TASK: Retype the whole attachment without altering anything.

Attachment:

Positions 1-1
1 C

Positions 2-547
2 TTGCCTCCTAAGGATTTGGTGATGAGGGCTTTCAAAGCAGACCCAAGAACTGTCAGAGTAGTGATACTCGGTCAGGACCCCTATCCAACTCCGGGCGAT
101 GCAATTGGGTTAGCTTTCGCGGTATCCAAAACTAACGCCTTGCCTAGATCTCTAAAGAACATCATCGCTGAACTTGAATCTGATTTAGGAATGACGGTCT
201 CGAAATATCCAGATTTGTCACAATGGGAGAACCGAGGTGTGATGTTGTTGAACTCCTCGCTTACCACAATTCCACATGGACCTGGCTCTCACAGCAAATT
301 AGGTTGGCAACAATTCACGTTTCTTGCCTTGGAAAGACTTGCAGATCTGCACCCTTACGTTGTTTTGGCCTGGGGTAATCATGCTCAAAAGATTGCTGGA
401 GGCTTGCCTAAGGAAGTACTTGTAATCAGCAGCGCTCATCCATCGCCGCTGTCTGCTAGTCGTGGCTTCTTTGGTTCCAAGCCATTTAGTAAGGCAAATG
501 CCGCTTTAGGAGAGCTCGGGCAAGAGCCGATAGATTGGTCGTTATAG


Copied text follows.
Positions 1-1
1 C

Positions 2-547
2 TTGCCTCCTAAGGATTTGGTGATGAGGGCTTTCAAAGCAGACCCAAGAACTGTCAGAGTAGTGATACTCGGTCAGGACCCCTATCCAACTCCGGGCGAT
101 GCAATTGGGTTAGCTTTCGCGGTATCCAAAACTAACGCCTTGCCTAGATCTCTAAAGAACATCATCGCTGAACTTGAATCTGATTTAGGAATGACGGTCT
201 CGAAATATCCAGATTTGTCACAATGGGAGAACCGAGGTGTGATGTTGTTGAACTCCTCGCTTACCACAATTCCACATGGACCTGGCTCTCACAGCAAATT
301 AGGTTGGCAACAATTCACGTTTCTTGCCTTGGAAAGACTTGCAGATCTGCACCCTTACGTTGTTTTGGCCTGGGGTAATCATGCTCAAAAGATTGCTGGA
401 GGCTTGCCTAAGGAAGTACTTGTAATCAGCAGCGCTCATCCATCGCCGCTGTCTGCTAGTCGTGGCTTCTTTGGTTCCAAGCCATTTAGTAAGGCAAATG
501 CCGCTTTAGGAGAGCTCGGGCAAGAGCCGATAGATTGGTCGTTATAG